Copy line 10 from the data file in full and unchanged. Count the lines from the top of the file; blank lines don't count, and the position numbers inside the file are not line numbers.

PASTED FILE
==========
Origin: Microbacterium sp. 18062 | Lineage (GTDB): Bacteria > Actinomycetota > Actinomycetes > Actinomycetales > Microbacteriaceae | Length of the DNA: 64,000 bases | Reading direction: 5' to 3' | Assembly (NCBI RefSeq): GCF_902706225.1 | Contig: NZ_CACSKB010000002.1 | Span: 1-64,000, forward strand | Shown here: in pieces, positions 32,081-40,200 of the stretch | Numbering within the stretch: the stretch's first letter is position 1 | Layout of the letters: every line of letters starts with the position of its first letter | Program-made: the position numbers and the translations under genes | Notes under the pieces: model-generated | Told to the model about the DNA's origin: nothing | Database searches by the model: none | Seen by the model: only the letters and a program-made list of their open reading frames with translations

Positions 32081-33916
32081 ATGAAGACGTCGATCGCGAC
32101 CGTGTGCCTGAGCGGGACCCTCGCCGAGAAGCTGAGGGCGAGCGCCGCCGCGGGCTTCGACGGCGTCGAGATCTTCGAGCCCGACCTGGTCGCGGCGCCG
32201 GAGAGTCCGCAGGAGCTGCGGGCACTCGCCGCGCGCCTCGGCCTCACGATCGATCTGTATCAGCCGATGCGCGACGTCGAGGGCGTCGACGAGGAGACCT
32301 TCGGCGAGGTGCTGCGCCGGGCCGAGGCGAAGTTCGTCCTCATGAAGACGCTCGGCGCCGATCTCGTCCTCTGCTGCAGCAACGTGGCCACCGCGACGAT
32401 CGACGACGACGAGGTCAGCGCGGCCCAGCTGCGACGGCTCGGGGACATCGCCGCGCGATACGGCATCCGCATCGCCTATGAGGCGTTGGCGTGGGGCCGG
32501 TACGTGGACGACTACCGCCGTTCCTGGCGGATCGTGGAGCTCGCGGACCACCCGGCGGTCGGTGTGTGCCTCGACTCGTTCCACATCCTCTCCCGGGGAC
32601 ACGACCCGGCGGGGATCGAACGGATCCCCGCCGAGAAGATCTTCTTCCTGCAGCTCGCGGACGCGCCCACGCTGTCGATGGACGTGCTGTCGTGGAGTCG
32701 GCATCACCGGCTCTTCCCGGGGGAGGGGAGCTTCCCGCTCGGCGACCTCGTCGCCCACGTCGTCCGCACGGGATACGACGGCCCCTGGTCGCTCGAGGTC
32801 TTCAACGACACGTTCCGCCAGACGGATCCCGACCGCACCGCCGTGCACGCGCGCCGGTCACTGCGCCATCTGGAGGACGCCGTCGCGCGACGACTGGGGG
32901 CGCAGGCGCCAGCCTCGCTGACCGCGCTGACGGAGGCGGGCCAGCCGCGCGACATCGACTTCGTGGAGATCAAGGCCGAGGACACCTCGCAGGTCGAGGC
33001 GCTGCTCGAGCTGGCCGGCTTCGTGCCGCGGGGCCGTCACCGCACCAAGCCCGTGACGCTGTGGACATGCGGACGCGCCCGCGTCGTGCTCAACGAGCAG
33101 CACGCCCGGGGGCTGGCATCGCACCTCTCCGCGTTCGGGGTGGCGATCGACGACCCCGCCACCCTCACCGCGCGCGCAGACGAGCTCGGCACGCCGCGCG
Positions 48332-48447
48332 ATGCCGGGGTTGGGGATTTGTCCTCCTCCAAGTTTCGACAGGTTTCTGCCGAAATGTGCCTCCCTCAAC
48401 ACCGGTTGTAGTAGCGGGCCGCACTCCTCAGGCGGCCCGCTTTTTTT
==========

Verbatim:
32701 GCATCACCGGCTCTTCCCGGGGGAGGGGAGCTTCCCGCTCGGCGACCTCGTCGCCCACGTCGTCCGCACGGGATACGACGGCCCCTGGTCGCTCGAGGTC